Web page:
From the monthly archives: "August 2008"

I want to thank you for all the help you have provided me over the last few years. Haven’t heard of me? That’s because I have been a lurker on your site for years. You have provided countless answers to questions for found bugs and critters with all the previous answers to the questions of others. You are also helping us alter my 7 and 5 year olds from "stomp first, and ask questions later" into "catch and releasers." It’s hard being a dad and having to know all the answers to questions without people like the two of you. I do know a lot about bugs and insects, but on many occasions I am stumped. I even go on your site for fun to scroll through all the cool images. I actually can’t go on line without them wanting to visit your site.
Any way here is a photo of a newly emerged cicada in the spirit of the changes you will be going through on your site. Taken today in South Jersey. We checked on him/her through out the morning until it was there no more. Fare thee well !

Dear Dad,
We’ve got to begin by stating that Just (in all its forms) should never be used to describe noble roles. We are thrilled that you have crossed the line from being a lurker to an interactive reader. We have gotten numerous images of Cicada Metamorphosis in recent weeks, but neglected to post them for various reasons. Since we are officially into the Dog Days of Summer, it seems appropriate to post your lovely image of an Annual Cicada or Dog Day Harvestfly. There is another exoskeleton of a metamorphised nymph visible in the lower right corner of your photo. We are strong supporters of change and look forward to many changes in the coming months.

Hi I found this monster in my koi pond in Iowa. I thought he was dead, but I laid him gently out to dry. He’s still alive and crawling around. Can you tell me what it is? I have a couple of other pictures of it.
Donna Hansford

Hi Donna,
It is the time of the year for caterpillars that burrow in the ground to pupate to leave their trees and shrubs in search of a place to metamorphose. These large caterpillars have gone unnoticed as they were feeding, but many of or readers encounter them once they reach ground level. Your caterpillar is an Imperial Moth Caterpillar.

Warf Borer Love!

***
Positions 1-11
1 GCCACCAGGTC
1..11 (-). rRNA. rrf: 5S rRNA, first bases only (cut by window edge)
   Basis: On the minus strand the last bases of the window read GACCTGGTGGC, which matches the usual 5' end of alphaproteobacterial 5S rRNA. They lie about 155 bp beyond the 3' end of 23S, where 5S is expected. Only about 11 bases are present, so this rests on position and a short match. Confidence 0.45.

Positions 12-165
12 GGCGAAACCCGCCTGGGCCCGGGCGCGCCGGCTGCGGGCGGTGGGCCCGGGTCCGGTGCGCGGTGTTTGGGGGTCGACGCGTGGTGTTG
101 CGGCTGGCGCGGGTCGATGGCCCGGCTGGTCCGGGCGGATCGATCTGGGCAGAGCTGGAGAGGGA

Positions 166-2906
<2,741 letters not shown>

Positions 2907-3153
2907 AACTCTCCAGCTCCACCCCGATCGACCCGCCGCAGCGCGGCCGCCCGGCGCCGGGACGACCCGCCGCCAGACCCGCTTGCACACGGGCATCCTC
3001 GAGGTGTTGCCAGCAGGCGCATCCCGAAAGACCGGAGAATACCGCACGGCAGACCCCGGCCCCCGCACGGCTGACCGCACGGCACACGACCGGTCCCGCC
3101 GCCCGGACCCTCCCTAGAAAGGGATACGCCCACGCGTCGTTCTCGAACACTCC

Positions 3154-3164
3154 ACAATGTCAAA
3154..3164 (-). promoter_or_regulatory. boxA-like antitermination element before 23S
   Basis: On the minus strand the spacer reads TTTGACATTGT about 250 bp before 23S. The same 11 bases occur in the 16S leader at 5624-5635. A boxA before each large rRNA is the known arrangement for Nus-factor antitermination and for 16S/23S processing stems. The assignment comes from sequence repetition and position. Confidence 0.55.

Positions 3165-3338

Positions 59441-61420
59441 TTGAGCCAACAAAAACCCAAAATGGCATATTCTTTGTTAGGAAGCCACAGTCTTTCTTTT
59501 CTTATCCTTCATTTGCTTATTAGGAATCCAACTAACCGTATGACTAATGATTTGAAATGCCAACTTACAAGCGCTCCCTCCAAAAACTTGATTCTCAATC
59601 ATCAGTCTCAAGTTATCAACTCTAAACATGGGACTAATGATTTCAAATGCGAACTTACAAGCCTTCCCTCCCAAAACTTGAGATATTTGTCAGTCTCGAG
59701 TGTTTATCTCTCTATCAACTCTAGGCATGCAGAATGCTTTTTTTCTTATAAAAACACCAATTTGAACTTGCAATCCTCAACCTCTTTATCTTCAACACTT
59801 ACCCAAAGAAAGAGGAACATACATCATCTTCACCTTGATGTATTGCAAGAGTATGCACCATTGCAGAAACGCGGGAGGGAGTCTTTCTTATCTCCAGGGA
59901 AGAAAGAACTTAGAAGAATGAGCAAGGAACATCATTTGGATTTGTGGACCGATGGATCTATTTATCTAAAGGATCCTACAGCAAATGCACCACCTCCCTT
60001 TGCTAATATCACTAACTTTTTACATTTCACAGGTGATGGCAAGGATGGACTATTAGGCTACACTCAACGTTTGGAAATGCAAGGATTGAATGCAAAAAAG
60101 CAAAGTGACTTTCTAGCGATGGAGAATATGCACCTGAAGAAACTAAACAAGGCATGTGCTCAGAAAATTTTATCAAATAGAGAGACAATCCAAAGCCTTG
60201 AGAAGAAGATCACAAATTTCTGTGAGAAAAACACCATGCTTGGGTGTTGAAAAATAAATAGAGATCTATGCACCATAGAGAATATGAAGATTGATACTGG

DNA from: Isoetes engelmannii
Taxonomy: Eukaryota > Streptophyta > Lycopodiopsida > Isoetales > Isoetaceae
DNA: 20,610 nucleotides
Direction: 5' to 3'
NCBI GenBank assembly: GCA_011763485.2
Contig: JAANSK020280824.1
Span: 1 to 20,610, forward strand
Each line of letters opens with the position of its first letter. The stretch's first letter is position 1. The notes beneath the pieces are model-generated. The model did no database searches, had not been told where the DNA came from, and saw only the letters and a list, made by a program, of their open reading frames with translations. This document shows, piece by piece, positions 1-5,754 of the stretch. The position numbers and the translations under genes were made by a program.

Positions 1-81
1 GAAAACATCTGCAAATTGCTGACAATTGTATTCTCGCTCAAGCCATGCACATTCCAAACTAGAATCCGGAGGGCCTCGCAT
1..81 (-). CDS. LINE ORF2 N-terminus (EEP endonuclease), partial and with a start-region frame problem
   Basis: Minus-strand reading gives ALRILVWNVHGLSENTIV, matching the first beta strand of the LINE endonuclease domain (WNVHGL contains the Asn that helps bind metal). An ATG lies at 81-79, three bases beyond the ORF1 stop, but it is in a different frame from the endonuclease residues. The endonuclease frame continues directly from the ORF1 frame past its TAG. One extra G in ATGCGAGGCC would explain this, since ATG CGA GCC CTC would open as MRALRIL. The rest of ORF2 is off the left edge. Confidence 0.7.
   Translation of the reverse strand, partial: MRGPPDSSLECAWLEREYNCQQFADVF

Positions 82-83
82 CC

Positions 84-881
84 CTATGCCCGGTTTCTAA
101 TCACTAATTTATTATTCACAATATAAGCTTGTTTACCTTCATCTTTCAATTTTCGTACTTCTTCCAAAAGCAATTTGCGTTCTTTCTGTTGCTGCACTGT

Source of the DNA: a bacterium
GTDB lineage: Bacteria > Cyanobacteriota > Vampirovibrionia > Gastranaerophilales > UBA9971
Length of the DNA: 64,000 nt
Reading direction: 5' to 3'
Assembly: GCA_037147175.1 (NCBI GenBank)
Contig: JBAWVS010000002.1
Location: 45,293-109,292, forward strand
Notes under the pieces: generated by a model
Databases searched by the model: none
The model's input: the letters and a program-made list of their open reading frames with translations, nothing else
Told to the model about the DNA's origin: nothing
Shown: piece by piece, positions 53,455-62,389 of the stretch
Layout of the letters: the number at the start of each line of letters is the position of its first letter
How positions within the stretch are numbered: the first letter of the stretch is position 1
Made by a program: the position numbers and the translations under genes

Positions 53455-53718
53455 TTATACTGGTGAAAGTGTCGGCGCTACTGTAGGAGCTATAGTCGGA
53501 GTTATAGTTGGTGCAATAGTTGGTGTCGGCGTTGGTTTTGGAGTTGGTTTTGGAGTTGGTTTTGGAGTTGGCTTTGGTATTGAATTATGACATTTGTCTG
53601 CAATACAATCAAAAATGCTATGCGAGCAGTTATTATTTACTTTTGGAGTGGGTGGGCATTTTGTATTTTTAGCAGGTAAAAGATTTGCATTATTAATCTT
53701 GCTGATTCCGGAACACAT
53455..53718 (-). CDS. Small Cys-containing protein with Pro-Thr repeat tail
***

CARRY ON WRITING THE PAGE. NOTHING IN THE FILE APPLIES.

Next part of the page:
Ha! I think I got one that you don’t have…maybe… Well, at least not on your buglove pages 😉 And just for kicks, a seven spotted lady beetle. All taken in Cayuga Ontario.
Cheryl-Anne Miller

Hi Cheryl-Anne,
We do have a single image of a Warf Borer sent in 2005 and posted on Beetles 3, so the species is under-represented on our site. Your photo of a mating pair is a welcome addition. The Warf Borer, Nacerdes melanura, according to BugGuide, was: “Introduced from Europe. They have been found in wharf timbers between flooding and the high water level, especially which were in badly decayed, well-riddled wood. A severe infestation occurred in greenhouse benches in Ohio. Annual swarming of adult beetles, especially into new structures, can disrupt business operations and annoy homeowners and apartment tenants.” BugGuide also indicates: “Beetles mate in rotten wood kept moist and deposit eggs, which hatch into larvae. Pupation and adulthood follow. The life cycle from egg to adult is usually completed in one year, but in cooler climates, several years may be required to reach adulthood.” We have noticed that you have sent us multiple emails with numerous images. More than one species per letter makes archiving letters much more difficult. Once we attend to the countless other emails we have received, we will return to your communiques to see if any other images will be posted. Thanks for your contribution.

What is this?
Hope you can help…I have a number of these bugs crawling all over my shagbark hickory. Are they dangerous to the hickory? We are in south eastern Michigan. I would swear that they have five pairs of legs….or are they very thin wings? I didn’t see any flying around, but I didn’t watch for long. Hopefully you can help me identify them. Thanks,

hi Paul,
Your beetle also has two heads, because it is a mating pair. These are Long Horned Borer Beetles and we believe they are in the genus Neoclytus, probably Neoclytus mucronatus or Neoclytus scutellaris. According to BugGuide, Neoclytus mucronatus will feed on dead or dying hickory, but BugGuide also lists hickory as a food for Neoclytus scutellaris. We will contact Eric Eaton to see if he can be more conclusive.

I found this group of bugs traveling in a group across my front doorstep, have you ever seen these before? Acworth, GA just North of Atlanta

We are relatively certain these are Florida Predatory Stink Bug nymphs, Euthyrhynchus floridanus. The social marching behavior is interesting. We do not know at what stage the nymphs become solitary hunters, and we have not been successful at finding that information. This Stink Bug is also called a Halloween Bug.

unidentified bugs
These are some bugs I found at my aunt’s house in central Oklahoma. I hope all the pics get through. The first three pics are of a strange flying insect I have never seen before. It is about an inch and a half long, with slightly longer wings. It has the wings and jaws of a dragonfly, but the furry body and antennae of a butterfly. This strange little guy holds his wings kind of like a dobsonfly. … I love your site, and it has been a great help in identifying some of my mystery bugs. Thanks for all you do,

Hi Josh,
Your mystery insect is an Owlfly in the family Ascalaphidae. Owlflies are Neuropterans, so your comparison to a Dobsonfly makes sense. Your one photo shows a grooved eye which indicates the genus Ululodes.